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Former auction specialist turned antiques dealer, amateur cook and second-hand book obsessive, Luke Honey has been writing The Greasy Spoon blog since 2007: a personal, unashamedly nostalgic and sometimes irreverent take on the link between food and culture. He lives in London with his wife and book-munching whippet. Current enthusiasms include the food of the American South and London Dry Gin.

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    Cutlet Class




    Last week I had lunch at The Reform Club. It’s a distinguished building. Construction began in 1837 to the designs of Sir Charles Barry- the architect of the Palace of Westminster, Highclere Castle and Cliveden House in Buckinghamshire. It always reminds me of Phileas Fogg, as of course, The Reform Club is his point of departure in Jules Verne’s ‘Around the World in Eighty Days’ (1872).




    The food’s rather distinguished, too. I double-checked that organ of truth- Wikipedia- and it says, I quote: "The Reform was known for the quality of its cuisine, its first chef being Alexis Soyer, the first celebrity chef.” The menu looked good, simple, well-thought out and unpretentious, as only club food should be- but there was one dish in particular, blinking away at us in imaginary neon: LAMB CUTLETS REFORM in REFORM CLUB SAUCE, it said. Well, it had to be.



    Alexis Soyer: “the first celebrity chef”.


    Which reminds me. According to Patrick Marnham’s 'Trail of Havoc' (a superb account of the Lucan Case), the 7th Earl of Lucan’s two favourite dishes (as served at the Clermont Club in Berkeley Square) were Smoked Salmon and Lamb Cutlets (which he ate in the Winter), and Salmon and Lamb Cutlets en Gelée (which he ate in the Summer):

    "To this destructive atmosphere Lucan returned night after night, week after week, for eleven years, munching his smoked salmon and lamb cutlets, losing his fortune and stubbornly insisting on his skill and his luck. If Lord Lucan ate four lamb cutlets a day, for four days a week, for forty weeks a year, for eleven years, and if there are seven cutlets in a sheep, then he would have by the end have dispatched 1,006 sheep.”

    Lamb Cutlets Reform are- well, you guessed, lamb cutlets, dipped in egg, dipped in chopped ham and breadcrumbs and fried. Reform Sauce is more complicated. It’s a tangy brown sauce, flavoured with redcurrant jelly and served with mushrooms, gherkins, strips of hard-boiled egg white and ham. The combination is- and was- surprisingly delicious and I am glad to report that the Reform Club serves its food in plates of the piping hot variety. I’ve found an original recipe from the excellent- and now very collectable ‘Clubland Cooking’  (1974) by Robin McDouall (former secretary of The Traveller’s) and cookery correspondant of Harper’s Bazaar:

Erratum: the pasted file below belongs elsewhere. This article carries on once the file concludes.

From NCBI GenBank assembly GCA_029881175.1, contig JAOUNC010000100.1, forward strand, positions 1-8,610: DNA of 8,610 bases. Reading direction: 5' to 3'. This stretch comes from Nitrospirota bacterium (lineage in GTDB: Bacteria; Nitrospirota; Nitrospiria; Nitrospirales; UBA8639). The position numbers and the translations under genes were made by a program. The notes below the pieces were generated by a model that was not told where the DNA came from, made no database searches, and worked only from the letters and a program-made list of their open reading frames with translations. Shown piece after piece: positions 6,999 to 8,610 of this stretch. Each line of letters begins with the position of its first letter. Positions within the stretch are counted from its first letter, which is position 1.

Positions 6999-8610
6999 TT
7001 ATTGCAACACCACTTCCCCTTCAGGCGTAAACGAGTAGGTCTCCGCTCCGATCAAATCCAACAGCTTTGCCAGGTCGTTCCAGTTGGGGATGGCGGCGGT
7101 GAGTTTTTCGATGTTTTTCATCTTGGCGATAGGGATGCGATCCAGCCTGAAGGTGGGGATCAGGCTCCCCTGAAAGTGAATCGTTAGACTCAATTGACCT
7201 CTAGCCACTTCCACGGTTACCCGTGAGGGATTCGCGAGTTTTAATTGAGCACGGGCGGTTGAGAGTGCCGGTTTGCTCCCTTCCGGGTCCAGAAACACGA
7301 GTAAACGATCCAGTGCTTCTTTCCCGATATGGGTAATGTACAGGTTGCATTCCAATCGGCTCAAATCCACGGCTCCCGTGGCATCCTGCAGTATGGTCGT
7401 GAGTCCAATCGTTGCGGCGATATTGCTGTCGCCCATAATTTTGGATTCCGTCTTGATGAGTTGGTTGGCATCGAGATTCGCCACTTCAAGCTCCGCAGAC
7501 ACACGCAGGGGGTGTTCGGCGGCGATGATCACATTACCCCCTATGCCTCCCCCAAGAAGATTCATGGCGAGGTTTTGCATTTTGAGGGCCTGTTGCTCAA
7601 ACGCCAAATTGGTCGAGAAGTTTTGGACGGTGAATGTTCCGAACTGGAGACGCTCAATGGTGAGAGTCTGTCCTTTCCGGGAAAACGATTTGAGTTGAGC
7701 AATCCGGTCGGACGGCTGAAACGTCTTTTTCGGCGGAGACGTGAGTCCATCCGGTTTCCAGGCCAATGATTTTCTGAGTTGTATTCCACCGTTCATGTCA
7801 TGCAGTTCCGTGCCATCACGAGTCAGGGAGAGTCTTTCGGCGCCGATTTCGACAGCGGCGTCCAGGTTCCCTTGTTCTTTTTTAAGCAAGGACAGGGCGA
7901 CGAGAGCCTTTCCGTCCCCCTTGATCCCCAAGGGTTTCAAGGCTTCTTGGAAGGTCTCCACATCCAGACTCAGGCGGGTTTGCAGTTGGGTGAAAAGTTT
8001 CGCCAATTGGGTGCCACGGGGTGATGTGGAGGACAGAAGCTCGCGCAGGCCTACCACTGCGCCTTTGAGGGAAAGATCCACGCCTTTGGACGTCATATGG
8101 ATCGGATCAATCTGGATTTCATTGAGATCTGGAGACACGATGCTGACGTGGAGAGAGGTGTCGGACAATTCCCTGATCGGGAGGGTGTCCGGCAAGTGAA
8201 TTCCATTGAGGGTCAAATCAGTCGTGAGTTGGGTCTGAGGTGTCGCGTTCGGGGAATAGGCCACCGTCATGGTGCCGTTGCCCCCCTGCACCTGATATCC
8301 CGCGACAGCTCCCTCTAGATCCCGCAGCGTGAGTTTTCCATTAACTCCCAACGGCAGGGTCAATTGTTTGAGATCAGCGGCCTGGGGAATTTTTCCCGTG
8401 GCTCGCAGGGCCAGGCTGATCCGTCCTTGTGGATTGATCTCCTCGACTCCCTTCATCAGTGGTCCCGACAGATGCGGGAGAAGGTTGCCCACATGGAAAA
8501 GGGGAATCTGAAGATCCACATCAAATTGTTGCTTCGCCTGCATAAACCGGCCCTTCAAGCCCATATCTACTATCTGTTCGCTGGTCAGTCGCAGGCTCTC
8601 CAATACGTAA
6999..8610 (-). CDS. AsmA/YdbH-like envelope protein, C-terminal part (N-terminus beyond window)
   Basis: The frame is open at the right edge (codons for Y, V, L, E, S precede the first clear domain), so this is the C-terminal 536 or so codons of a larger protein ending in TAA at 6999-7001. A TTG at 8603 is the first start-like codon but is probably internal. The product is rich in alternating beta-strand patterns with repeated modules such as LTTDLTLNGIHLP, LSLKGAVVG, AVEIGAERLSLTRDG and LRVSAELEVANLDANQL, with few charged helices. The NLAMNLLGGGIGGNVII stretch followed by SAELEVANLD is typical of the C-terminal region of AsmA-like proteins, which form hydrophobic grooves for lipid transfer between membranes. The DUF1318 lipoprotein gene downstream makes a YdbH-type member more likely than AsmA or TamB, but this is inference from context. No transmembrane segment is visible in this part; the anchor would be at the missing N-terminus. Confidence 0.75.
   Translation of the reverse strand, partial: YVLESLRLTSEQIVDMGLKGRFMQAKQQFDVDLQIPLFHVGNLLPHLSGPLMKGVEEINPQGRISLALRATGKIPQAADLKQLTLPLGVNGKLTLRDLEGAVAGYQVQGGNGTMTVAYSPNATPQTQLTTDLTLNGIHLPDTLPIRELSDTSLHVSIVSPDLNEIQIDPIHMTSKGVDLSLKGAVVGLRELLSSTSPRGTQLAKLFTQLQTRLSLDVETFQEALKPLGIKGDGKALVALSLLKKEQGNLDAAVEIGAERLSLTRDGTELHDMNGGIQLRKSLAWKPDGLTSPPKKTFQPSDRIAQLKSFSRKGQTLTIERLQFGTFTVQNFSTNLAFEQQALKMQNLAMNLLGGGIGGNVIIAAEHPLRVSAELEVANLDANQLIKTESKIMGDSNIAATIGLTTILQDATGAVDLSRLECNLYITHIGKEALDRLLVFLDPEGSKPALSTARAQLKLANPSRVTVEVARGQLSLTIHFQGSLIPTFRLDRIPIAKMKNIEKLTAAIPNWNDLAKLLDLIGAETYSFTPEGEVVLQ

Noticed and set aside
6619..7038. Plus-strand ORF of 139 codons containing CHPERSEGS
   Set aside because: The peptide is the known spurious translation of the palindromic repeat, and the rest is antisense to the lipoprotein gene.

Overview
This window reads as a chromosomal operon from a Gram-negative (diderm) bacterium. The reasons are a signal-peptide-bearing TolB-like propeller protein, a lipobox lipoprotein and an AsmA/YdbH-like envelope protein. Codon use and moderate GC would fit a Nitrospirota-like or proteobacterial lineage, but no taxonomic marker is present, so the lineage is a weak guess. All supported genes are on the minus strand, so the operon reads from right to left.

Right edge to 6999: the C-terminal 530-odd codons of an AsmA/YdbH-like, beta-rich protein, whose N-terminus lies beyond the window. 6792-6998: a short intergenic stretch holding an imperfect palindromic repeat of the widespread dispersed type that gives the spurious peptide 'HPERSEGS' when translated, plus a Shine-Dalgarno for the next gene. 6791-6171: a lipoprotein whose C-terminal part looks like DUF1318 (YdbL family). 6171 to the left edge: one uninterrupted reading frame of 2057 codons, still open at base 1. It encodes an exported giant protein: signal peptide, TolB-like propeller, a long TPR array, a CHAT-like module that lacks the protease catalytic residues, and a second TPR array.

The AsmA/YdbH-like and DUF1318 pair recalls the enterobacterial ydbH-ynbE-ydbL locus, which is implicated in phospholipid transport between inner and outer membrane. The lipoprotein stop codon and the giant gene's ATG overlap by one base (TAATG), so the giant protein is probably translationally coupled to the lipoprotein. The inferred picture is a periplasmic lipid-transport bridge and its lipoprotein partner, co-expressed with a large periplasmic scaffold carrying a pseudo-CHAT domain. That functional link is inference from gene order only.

Côtelettes de mouton à la Reform

    The chef of the Reform Club, as I have already said, declined to give me any recipes. I presume Mutton Cutlets Reforged were invented there, so I take this from Soyer’s Gastronomic Regenerator (1846):

    Chop a quarter of a pound of lean cooked ham very fine, and mix it with the same quantity of breadcrumbs, then have ten nice cotelettes, lay the flat on your table, season lightly with pepper and salt, egg over the paste-brush, and throw them into the ham and breadcrumbs, then beat them lightly with a knife, put ten spoonfuls of oil in a sauté pan, place it over the fire, and when quite hot lay in the cotelettes, fry nearly ten minutes (over a moderate fire) of a light brown colour; to ascertain when done, press your knife upon the thick part, if quite well done it will feel rather firm: possibly they may not be all done at one time, so take out those that are ready first and lay them on a cloth till the others are done; as they require to be cooked with the gravy in them...sauce over with a pint of the sauce Reform and serve.

    Sauce à la Reform

    Cut up two middling-sized onions into thin slices and put them in a stew pan with two sprigs of parsley, two of thyme, two bayleaves, half a blade of mace, and an ounce of fresh butter; stir them ten minutes over a hot fire, then add two tablespoonsful of Tarragon vinegar, and one of Chili vinegar, boil it one minute; then add a pint of brown sauce or sauce Espagnole, three tablespoonfuls of preserved tomatoes, and eight of consommé; place it over the fire until boiling, then put it at the corner, let it simmer ten minutes, skim it well, then place it again over the fire, keeping it stirred, and reduce until it adheres to the back of the spoon; then add a good tablespoonsful of redcurrant jelly, and half do. of chopped mushrooms; stir it until the jelly is melted, then pass it through a tammie into another stew pan.

    When ready to serve, make it hot, and add the white of a hard-boiled egg cut into strips half an inch long, and thick in proportion, four white blanced mushrooms, one gherkin, two green Indian pickles, and half an ounce of cooked ham, or tongue, all cut into strips like the white of an egg; do not let it boil afterwards. This sauce must be poured over whatever it is served with.'

    Robin Mcdouall was not, alas a fan: “Much ado about nothing, in my opinion..."


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